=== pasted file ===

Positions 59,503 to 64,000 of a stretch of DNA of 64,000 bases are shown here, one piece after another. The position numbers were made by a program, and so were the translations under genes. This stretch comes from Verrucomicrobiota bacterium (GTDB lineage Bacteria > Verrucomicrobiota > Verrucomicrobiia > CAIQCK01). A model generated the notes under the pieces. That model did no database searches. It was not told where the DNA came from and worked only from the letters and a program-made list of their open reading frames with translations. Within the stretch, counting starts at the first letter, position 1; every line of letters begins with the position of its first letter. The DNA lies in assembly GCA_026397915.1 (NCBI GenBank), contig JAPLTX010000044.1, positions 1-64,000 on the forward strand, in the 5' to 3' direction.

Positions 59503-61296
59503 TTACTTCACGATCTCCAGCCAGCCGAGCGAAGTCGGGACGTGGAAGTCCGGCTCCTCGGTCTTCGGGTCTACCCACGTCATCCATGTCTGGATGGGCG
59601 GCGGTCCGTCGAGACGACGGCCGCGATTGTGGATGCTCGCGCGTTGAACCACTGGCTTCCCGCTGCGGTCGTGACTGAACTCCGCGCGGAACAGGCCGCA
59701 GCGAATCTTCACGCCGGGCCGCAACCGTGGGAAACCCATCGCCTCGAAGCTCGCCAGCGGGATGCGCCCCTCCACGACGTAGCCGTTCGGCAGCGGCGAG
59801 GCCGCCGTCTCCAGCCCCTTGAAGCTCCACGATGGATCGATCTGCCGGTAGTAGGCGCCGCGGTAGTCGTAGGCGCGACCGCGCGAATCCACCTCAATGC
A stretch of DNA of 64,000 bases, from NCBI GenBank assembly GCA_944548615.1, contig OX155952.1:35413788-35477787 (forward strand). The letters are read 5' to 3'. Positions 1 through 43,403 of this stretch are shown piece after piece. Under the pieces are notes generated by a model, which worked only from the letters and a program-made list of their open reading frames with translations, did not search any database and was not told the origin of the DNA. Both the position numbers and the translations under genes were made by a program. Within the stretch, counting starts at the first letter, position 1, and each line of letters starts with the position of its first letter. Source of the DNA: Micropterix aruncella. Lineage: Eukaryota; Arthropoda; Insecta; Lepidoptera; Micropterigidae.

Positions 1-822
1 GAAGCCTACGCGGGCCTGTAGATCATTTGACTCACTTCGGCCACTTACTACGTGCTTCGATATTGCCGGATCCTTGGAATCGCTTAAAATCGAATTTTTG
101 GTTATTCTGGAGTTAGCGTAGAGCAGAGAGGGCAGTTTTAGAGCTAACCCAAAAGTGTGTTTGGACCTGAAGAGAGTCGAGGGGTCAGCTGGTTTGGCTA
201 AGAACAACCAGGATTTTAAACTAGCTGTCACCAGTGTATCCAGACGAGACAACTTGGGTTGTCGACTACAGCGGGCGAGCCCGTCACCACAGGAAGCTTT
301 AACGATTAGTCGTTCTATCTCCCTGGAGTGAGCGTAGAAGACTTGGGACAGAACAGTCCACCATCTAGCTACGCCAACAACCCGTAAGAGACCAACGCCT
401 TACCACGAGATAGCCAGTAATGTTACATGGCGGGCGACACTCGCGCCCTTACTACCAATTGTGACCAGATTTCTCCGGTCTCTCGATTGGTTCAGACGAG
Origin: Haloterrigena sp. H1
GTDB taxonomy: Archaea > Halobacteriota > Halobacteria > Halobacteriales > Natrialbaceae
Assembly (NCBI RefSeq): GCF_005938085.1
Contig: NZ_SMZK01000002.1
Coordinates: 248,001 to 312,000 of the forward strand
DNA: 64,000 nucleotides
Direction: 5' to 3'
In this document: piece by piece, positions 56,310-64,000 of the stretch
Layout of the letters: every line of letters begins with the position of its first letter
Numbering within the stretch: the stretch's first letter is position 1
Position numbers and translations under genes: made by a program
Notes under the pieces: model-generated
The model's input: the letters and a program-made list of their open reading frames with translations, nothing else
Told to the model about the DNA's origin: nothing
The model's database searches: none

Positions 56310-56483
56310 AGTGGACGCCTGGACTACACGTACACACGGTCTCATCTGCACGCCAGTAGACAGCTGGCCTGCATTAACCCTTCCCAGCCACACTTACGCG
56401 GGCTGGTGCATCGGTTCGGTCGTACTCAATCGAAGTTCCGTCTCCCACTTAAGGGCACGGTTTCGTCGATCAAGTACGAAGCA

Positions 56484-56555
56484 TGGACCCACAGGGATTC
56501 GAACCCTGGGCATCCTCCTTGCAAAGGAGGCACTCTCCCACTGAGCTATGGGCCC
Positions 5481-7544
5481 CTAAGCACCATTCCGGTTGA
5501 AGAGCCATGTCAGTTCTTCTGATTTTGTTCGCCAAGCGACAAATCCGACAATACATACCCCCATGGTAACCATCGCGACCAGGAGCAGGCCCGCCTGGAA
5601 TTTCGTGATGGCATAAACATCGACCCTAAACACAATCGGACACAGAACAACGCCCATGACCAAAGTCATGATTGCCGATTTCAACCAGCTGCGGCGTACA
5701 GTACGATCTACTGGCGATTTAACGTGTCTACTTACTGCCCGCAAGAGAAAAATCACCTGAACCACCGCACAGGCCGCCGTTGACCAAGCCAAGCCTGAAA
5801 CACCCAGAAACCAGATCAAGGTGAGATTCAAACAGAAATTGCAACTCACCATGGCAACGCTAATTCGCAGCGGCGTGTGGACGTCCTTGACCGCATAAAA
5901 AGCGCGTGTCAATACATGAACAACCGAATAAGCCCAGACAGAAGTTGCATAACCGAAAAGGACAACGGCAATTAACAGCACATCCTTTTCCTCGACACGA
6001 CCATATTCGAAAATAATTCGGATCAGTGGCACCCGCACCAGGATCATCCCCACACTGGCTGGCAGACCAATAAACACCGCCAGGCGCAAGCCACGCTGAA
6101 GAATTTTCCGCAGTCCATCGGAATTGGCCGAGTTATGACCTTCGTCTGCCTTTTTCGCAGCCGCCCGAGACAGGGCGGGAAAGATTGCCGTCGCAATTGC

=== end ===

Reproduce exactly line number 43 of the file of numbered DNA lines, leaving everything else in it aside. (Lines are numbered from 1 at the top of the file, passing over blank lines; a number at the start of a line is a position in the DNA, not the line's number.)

6101 GAATTTTCCGCAGTCCATCGGAATTGGCCGAGTTATGACCTTCGTCTGCCTTTTTCGCAGCCGCCCGAGACAGGGCGGGAAAGATTGCCGTCGCAATTGC